IMPACTING Families with HOPE

Praying For Others

James 5:16 “Pray for one another so that you may be healed. The effective prayer of a righteous man can accomplish much.”

Have you ever wondered why God would call you to pray for another person? James 5:16 says “Pray for one another so that you may be healed. The effective prayer of a righteous man can accomplish much.” We have been talking about your walk with the Father and here we shift gears a little as we talk about others while we are interacting with the Father. We should understand that the Father’s unconditional love is focused outward, always seeking our good. So as we grow in His character, we are to be the same and be compassionate toward others in his name. Jesus said in John 13:35 “By this all men will know that you are My disciples, if you have love one for another.” No Christian is ever called to go it alone in his or her walk of faith. We need one another to grow in our relationships with God. The Lord asks us to intercede for others in order to help us move beyond our concerns to the spiritual, physical, emotional, and relational needs of others. This is not just for their benefit but also so we can grow in His likeness as well.

The Lord wants us to be aware of believers around the world that are actively preaching the gospel in the midst of serious persecution. This was the case with the Thessalonians in Acts 17:1-9. In Paul’s second letter to them he wrote “We ought always to give thanks to God for you, brethren, as is only fitting, because your faith is greatly enlarged, and the love of each one of you toward one another grows ever greater; therefore, we ourselves speak proudly of you among the churches of God for your perseverance and faith in the middle of all your persecutions and afflictions which you endure. . . . To this end also we pray for you always, that our God will count you worthy of your calling, and fulfill every desire for goodness and the work of faith with power, so that the name of our Lord Jesus will be glorified in you, and you in Him, according to the grace of our God and the Lord Jesus Christ.”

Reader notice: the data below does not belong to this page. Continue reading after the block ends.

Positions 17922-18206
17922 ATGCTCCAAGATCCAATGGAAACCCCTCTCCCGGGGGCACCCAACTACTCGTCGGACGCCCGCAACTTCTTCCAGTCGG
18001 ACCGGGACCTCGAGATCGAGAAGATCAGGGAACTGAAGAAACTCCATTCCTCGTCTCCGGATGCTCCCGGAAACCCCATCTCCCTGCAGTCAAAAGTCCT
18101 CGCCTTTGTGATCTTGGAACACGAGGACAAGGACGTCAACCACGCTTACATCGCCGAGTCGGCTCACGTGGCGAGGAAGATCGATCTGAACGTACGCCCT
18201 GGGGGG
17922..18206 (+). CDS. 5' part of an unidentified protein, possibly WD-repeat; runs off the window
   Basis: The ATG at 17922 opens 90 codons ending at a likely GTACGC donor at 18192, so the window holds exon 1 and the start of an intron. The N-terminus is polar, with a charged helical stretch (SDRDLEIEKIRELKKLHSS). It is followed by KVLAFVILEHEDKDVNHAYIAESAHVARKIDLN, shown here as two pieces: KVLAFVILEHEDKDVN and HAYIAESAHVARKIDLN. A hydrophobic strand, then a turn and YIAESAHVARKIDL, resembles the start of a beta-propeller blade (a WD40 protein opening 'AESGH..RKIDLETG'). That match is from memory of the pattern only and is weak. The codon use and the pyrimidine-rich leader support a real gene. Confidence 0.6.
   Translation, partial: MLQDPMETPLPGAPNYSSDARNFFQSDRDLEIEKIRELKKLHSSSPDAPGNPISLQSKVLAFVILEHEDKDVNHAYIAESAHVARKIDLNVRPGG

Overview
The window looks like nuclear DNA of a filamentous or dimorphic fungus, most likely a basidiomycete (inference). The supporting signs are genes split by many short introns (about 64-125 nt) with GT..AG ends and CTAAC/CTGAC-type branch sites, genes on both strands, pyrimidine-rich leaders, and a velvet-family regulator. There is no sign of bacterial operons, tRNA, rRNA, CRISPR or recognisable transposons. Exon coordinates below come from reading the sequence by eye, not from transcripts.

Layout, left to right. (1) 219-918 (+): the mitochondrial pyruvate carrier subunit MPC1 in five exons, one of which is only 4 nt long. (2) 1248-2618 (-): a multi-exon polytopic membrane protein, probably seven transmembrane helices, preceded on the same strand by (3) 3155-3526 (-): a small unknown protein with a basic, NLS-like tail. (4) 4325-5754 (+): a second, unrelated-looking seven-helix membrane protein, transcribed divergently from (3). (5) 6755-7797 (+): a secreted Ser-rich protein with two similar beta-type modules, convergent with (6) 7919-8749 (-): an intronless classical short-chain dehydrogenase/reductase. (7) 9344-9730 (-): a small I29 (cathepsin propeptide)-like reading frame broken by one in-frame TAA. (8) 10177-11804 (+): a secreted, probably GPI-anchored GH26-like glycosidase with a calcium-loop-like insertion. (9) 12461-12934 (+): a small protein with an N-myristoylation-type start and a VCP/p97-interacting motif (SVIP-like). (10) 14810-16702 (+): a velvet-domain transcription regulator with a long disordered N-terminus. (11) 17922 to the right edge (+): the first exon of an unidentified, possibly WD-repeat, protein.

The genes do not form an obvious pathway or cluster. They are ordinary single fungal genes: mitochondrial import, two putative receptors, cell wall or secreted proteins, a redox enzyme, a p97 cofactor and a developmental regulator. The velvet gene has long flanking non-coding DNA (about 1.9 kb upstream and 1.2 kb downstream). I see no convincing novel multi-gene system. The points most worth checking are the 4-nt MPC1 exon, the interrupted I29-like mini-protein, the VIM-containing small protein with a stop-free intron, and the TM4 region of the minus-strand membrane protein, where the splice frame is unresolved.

We should intercede for Christians around the world who are suffering because of their faith. He uses our conversation with Him to knit us together as a spiritual family, to unite our hearts in the purpose of proclaiming salvation through Jesus Christ, and to lead the lost to know God personally. Understanding their bold confidence in the Lord in the midst of oppression give us the courage to persevere in our own times of adversity. As we intercede for them, the Lord makes us aware of their needs and works through us to provide for them (2 Cor. 8; James 2:15-16).

Then God wants us to pray for one another because He wants us to share in the joy that comes when He answers our requests, whether He meets someone’s needs or leads that person to victory in a difficult situation. Our triumphs are sweeter and sorrows more bearable when we have someone to share them with. For this reason Paul says in Romans 12:15 “Rejoice with those that rejoice, and weep with those that weep.” We get comfort from knowing that we are not alone in our trials and we have loved ones to help us bear our burdens just like we would for them (Gal.6:2). And when we see God answering our prayers on behalf of others, our faith grows, we know He will fulfill His promises to us as well.

The last reason the Lord might burden us with concern for another person is to draw us closer to Him. Paul did this for Timothy, his son in the faith in 2 Timothy 1:2-7. Paul understood that the Lord was taking care of Timothy; but his love and concern for the young pastor of the Ephesian church drove him to his knees. As Paul was praying for Timothy to be strengthened, Paul was strengthened and drawn closer to God. In the last few sentences of 2 Timothy, the last letter Paul would ever write, Paul said in 2 Tim. 4:18 “The Lord will rescue me from every evil deed, and will bring me safely to His heavenly kingdom; to Him be the glory forever and ever. Amen” What a testimony even in the face of death! Remember, anything that motivates us to spend time in the presence of the Father is good. Our intimacy with God, His highest priority for our lives, determines the impact of our lives. Therefore, our concern for others, if lived out in prayer, deepens our dependence on and our relationship with the Father.

Dale

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